How wrong translations led to wars and bloopers
Many people assume that if others can speak a language, they can translate it. If you are talking about simple sentences such as, “I would like some beer,” the answer is probably correct. If you are talking about business, technical or political issues, incorrect translations have led to extremely serious consequences.
On August 2, 1964, North Vietnamese (DRV) torpedo boats attacked the USS Maddox in the Gulf of Tonkin off the North Vietnamese coast. During a chase, the US damaged all three of the attacking boats. On August 4th, the US National Security Agency intercepted a DRV communication that said, “we sacrificed two comrades,” announcing two casualties. The phrase was translated instead as “we sacrificed two ships,” which led the US to think that a second attack had occurred. By coincidence, shortly after intercepting the communication, the Maddox and the USS Turner Joy fired on what they believed was another DRV attack. It was determined two decades later that the incident was actually a misreading of sonar signals and no attack had occurred, but the mistranslation gave the impression of an escalation by DRV forces.
It remains unclear whether the mistranslation was deliberate or unintended. Nevertheless, President Johnson used that misinformation and the second “phantom” DRV attack to ask Congress to authorize military escalation against Vietnam resulting in losses of almost 60,000 Americans and over 2 million civilians.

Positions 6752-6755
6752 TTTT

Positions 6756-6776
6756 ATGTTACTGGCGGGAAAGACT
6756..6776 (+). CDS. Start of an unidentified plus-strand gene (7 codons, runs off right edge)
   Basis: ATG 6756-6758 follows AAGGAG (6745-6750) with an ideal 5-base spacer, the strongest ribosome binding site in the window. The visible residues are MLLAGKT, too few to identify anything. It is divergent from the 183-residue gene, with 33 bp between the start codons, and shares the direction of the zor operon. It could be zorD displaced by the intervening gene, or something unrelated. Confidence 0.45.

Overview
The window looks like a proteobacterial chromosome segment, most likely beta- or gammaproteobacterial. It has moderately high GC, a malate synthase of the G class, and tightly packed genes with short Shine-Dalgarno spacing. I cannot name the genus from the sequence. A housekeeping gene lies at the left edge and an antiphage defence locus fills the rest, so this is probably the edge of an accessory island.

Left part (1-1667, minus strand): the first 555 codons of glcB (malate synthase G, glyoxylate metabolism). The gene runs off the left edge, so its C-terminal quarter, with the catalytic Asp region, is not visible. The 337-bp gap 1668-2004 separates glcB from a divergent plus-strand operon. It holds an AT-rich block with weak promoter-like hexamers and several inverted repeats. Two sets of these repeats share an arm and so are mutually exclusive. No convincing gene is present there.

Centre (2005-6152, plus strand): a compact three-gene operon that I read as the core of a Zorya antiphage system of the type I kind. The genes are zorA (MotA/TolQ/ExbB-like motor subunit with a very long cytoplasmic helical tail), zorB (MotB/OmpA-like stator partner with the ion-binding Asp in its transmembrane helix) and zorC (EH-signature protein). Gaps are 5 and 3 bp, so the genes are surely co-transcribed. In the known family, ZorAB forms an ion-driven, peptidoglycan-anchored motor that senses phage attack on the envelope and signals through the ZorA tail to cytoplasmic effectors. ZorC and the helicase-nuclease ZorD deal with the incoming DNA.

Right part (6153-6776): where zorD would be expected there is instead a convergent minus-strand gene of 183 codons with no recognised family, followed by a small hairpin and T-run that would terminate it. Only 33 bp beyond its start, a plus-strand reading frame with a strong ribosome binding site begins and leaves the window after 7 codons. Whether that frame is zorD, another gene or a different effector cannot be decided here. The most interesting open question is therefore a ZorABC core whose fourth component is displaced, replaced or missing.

World War II
In July 1945, the Allies presented Imperial Japan with an ultimatum for total surrender or face “prompt and utter destruction.” The Japanese responded with the word “mokusatsu” whose meaning is ambiguous and includes the character for “to become silent.” In essence, Japan’s intention was to withhold comment while considering the ultimatum. The translation broadcast to the world said instead that it was “not worthy of comment.” And that apparent rejection led around two weeks later to the dropping of atom bombs on Hiroshima and Nagasaki, resulting in 200,000 direct deaths.
On a lighter note, Braniff, a US airline, in 1987 launched an ad campaign called “Fly in Leather” to promote its luxury seats. This slogan was translated for flights to Mexico as “vuela en cuero,” which sounds like Spanish slang for “fly naked,” not exactly the enticement the airline intended.
Not a mistranslation, but a sign for the times outside a bar
“Beer is now cheaper than gas. Drink. Don’t drive.”
Translations are a serious matter. Whether they are older or recent, critical mistakes can occur when companies seek a cheap and quick solution or governments use cheap or inexperienced linguists. And yes, similar mistakes still do happen for the same reasons.
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